Tuesday, June 10, 2008 at 3:36 p.m.
"Fill it up" still refers to oil companies' coffers.
Even if you have to walk to the store because you can't afford gas, buy some of those dangerous tomatoes.
Don't eat them — throw them at the Republican senators who today stymied a windfall profits tax aimed at oil companies.
Here's the story, from David Ivanovich of the Houston Chronicle, deep in the heart of oil-bidness country:
Senate Republicans today successfully blocked a vote on a Democratic-written energy package intended to slap the major oil companies with a new windfall profits tax and roll back other tax breaks the industry now enjoys.
While motorists may be clamoring for relief from gasoline prices now topping $4 a gallon nationwide, Senate Democrats were unable to muster enough votes to move forward with debate on an energy package that contained a number of provisions that already have received veto threats from President Bush.
With the White House threatening a veto of the bill, the Senate voted 51-43 to close debate, well shy of the 60 votes needed to avoid a filibuster.
You're probably wondering how Barack Obama and John McCain voted:
They didn't. From this afternoon's New York Times story:
Senate Democratic leaders were reportedly resigned to defeat on the oil-tax bill and did not ask Senators Hillary Rodham Clinton of New York and Barack Obama of Illinois, who just completed their monthslong competition for the presidential nomination, to show up for the vote. The other four absentees were John McCain of Arizona, the presumptive Republican nominee for president; Lindsey Graham, Republican of South Carolina, and Edward M. Kennedy of Massachusetts and Robert C. Byrd of West Virginia, Democrats who have been ill.
And which Republicans were bold enough to buck their party line?
Six Republicans voted “yes” on the oil-tax bill. They were Norm Coleman of Minnesota, Charles E. Grassley of Iowa, John W. Warner of Virginia, Gordon Smith of Oregon and Susan M. Collins and Olympia J. Snowe, both of Maine. Only two Democrats voted “no,” Mary Landrieu of Louisiana and Harry Reid of Nevada. Mr. Reid, the majority leader, may have voted “no” in a parliamentary move to preserve his right to bring up the proposal again.
We know where the presumptive prexy candidates stand, however. Obama has pledged support of taxing the oil industry's windfall profits. From today's Brisbane Times in Australia comes this background:
Meanwhile, the Democratic presidential nominee, Senator Barack Obama, lost no time in beginning his campaign with a focus on economic issues. He told supporters in the hard-hit state of North Carolina that it was time for a different economic prescription.
"We did not arrive at the doorstep of our current economic crisis by some accident of history," he said. "This was not an inevitable part of the business cycle that was beyond our power to avoid. It was the logical conclusion of a tired and misguided philosophy that has dominated Washington for far too long."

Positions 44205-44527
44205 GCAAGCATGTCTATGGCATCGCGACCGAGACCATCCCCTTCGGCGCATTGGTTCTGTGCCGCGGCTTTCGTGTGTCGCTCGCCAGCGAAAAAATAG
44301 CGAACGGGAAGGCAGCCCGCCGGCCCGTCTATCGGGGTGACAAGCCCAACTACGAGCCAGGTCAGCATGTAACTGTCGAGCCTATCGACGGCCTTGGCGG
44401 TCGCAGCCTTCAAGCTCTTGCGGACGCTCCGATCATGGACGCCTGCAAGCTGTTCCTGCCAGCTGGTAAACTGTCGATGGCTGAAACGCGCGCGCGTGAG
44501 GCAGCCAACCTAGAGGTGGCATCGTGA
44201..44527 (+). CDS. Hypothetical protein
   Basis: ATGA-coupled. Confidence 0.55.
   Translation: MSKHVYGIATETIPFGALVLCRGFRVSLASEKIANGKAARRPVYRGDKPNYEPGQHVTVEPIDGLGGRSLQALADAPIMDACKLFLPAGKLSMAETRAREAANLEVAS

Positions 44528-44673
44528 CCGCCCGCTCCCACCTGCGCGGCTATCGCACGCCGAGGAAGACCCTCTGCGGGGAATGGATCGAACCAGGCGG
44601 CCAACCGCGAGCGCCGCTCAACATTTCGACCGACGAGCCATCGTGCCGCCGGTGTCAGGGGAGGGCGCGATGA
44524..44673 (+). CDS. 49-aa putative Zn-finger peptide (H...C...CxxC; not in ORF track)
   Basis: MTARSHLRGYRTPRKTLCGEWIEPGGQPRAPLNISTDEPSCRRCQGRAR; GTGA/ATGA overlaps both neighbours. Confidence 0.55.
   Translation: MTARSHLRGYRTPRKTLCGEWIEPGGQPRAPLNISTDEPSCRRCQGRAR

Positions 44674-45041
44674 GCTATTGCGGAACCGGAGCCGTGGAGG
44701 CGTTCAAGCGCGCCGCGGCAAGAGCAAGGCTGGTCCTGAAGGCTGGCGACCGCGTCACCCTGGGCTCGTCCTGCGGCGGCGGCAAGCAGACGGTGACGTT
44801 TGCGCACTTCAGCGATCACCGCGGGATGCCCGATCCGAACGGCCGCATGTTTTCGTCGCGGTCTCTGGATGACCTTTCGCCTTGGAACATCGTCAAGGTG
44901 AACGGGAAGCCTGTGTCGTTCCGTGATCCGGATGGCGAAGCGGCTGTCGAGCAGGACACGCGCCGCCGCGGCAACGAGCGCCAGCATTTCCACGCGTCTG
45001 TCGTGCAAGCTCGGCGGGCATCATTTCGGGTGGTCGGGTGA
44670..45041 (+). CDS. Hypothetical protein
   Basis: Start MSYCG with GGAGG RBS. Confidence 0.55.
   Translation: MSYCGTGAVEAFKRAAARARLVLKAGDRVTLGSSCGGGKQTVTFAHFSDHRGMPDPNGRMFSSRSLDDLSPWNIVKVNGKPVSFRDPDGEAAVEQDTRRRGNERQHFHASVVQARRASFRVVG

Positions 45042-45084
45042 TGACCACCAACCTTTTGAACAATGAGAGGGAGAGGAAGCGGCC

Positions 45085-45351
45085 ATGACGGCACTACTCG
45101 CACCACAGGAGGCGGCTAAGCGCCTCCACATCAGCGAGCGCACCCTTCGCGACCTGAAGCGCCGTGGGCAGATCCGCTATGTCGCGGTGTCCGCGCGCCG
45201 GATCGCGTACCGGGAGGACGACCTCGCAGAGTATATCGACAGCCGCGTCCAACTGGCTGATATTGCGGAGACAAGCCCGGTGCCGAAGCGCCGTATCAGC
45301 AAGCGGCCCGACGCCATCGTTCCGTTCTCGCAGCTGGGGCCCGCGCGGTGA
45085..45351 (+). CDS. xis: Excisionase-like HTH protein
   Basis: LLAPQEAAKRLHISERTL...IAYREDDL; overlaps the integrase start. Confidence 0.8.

He accused his rival, the Republican nominee John McCain, of having an economic plan that amounts to "a full-throated endorsement of George Bush's policies".
Senator Obama pledged to seek a windfall profits tax on US oil companies if elected.
Senator McCain responded by accusing Senator Obama of embracing the usual Democratic agenda of taxing and spending to solve the nation's problems.
The current futile Senate bill was just the latest of many attempts to rein in the historically pampered oil industry.
I know about the sense of entitlement that's standard in the oil bidness, having been raised in Bartlesville, Oklahoma, when it was the headquarters of both Phillips 66 (now Conoco-Phillips in Houston) and Citgo (now owned by Venezuela and controlled by Hugo Chavez).
In general, Okies consider unbridled oil profits as a birthright (along with hickory-smoked BBQ, cousin-snugglin', and meaningful relationships with barnyard animals).
That aside, this particular bill had some far-reaching provisions for Americans struggling with gas at $4 a gallon while oil execs and speculators make out like bandits. Here's more on it from the Chronicle:
Calling for "oil company accountability" and "energy price relief," Democrats wanted to hit the five largest oil companies with a new 25 percent windfall profits tax. The oil companies would only be able to lower that tax burden by hiking investments in renewable energy, refining capacity and production capability.
The Democratic plan would hit the oil companies further by gutting $17 billion worth of tax breaks they received back in 2004 and 2005.
The bill also would have tried to rein in speculation in the oil markets by preventing traders from routing transactions through offshore markets and requiring oil traders to put down more money to trade in futures contracts.
The legislation also would have made price gouging a federal crime and branded as illegal efforts by the Organization of the Petroleum Exporting Countries to control world oil prices.
Yeah, good luck with that plan to rein in not only the U.S. oil companies but also OPEC.